Helping a Colleague in Crisis

We’re all familiar with the expression, “If you see something, say something,” and we’ve all become aware of the broad spectrum of issues to which that saying applies. But when you see a co-worker, a friend, a colleague who appears to be struggling with a mental health issue, what do you say, and to whom?

It appears that many attorneys would not look for help at work. According to’s New Partners Survey, a large number of lawyers who have made partner in the past few years are reluctant to seek help regarding their mental health within their firms. Forty percent of those who responded to the survey said they would not reach out to their organization because they would “be too concerned about the firm’s response.”

And it’s not just new partners; as a recent article at points out, firm leaders are experiencing mental health crises and are more susceptible to burnout than ever before, and rather than seek help, many are choosing to shorten their tenure as leaders.

In short, attorneys are experiencing more mental health issues than in pre-pandemic years and many are uncomfortable reaching out for help within the organization. Fortunately, peers are in a unique position to help each other.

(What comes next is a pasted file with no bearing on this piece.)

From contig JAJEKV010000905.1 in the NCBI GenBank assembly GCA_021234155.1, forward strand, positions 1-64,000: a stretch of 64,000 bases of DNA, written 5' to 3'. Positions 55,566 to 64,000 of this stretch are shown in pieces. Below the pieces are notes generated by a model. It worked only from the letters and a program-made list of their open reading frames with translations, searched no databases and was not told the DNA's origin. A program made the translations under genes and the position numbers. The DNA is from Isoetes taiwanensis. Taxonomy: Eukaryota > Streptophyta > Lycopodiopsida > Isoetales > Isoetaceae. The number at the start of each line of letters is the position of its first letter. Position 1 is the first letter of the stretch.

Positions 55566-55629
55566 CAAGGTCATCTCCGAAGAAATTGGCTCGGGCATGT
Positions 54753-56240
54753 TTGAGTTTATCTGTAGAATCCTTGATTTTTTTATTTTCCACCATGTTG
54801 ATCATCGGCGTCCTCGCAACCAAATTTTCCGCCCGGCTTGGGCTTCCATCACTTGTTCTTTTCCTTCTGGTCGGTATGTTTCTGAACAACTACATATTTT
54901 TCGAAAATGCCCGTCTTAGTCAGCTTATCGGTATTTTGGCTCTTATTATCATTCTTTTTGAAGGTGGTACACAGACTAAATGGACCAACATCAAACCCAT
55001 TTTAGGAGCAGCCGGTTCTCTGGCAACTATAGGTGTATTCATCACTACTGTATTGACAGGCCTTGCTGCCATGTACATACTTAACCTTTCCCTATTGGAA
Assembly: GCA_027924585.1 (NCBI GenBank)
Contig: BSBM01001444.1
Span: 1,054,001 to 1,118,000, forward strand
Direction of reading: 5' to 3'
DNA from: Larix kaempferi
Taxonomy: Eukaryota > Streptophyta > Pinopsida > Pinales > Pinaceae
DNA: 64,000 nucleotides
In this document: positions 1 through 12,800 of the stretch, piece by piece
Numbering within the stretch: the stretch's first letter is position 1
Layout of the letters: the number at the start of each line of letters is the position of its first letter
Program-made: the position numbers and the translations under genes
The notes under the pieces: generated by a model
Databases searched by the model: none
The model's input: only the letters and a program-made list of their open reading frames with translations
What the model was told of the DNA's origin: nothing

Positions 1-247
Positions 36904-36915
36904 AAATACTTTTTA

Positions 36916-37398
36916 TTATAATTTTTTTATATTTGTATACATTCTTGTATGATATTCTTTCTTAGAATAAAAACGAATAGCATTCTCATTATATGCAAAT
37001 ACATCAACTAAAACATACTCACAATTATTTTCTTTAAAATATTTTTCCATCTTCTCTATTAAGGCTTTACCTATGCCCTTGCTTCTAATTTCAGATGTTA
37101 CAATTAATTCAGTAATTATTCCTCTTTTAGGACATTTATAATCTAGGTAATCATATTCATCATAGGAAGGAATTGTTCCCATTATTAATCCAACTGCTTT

People in crisis tend to think that they are keeping it well hidden, whether it’s burnout or depression or a substance abuse issue. But often the problem may be obvious to those who work closely with them. Still, being able to see that someone is struggling doesn’t mean that you know how to help.

If a co-worker appears overwhelmed or seems to be struggling, there are some things you can do to help:

  • Let them know. If you see signs of stress or changes in behavior or attitude, reach out to them and tell them that you’ve noticed that they seem not quite themselves.
  • Pay attention when they talk. Actively listening and giving someone your time and attention can be extremely helpful. Sometimes just being there is the best thing you can do.
  • Be reassuring. An overwhelmed person has trouble seeing solutions. You can help by reminding your colleague of what they already know: nothing lasts forever and situations do improve.
  • Share your experience. If you have gone through similar situations, share how it was for you and how you got through it.
  • Offer support options. If they’re dealing with a specific problem that’s stressing them out, see if you can find a practical solution (counseling, support groups, etc.).

It’s important to remember that you’re not there to tell them what to do or to be their therapist. Just be available, listen, and if you can, help them to de-stress. When it comes to wellness, we’re all in this together.

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